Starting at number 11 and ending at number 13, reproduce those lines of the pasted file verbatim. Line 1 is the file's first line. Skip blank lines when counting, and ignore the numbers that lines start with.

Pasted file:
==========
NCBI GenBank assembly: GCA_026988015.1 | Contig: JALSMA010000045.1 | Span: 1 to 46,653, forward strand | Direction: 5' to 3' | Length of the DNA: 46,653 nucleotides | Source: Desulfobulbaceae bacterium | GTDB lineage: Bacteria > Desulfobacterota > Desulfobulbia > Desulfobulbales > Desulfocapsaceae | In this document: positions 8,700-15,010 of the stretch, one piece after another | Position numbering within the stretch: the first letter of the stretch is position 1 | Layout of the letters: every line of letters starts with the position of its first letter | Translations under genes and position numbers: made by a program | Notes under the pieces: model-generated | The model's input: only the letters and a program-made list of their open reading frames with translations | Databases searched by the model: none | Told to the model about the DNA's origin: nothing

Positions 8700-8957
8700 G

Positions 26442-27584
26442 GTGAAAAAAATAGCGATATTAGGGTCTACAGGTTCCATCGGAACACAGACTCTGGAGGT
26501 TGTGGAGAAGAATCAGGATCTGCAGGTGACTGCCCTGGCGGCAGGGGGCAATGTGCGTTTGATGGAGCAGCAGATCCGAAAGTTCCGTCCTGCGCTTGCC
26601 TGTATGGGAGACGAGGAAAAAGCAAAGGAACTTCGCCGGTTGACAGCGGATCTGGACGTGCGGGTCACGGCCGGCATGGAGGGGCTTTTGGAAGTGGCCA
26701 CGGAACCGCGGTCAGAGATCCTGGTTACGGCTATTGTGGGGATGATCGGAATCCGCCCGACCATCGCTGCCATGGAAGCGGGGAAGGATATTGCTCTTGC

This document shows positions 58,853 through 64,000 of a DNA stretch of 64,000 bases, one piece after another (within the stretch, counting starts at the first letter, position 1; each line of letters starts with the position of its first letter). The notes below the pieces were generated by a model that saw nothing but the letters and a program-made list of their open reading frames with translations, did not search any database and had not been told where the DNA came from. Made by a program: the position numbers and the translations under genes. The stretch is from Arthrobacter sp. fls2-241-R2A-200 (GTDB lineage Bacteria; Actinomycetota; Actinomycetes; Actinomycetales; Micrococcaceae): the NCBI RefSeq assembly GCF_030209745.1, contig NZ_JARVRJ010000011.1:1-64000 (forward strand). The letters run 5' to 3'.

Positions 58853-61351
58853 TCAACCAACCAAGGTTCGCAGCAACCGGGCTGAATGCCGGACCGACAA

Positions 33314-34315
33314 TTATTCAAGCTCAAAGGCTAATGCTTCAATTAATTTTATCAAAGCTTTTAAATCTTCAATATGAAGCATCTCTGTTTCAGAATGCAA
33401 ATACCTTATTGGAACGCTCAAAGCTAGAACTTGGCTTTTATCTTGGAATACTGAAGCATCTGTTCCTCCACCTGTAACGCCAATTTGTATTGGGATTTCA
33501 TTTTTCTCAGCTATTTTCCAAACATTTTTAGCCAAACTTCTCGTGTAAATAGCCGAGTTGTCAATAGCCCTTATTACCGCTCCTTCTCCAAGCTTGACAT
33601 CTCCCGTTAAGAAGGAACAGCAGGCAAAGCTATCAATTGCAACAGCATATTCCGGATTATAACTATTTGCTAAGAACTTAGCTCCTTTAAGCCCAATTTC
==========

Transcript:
58853 TCAACCAACCAAGGTTCGCAGCAACCGGGCTGAATGCCGGACCGACAA

Positions 33314-34315
33314 TTATTCAAGCTCAAAGGCTAATGCTTCAATTAATTTTATCAAAGCTTTTAAATCTTCAATATGAAGCATCTCTGTTTCAGAATGCAA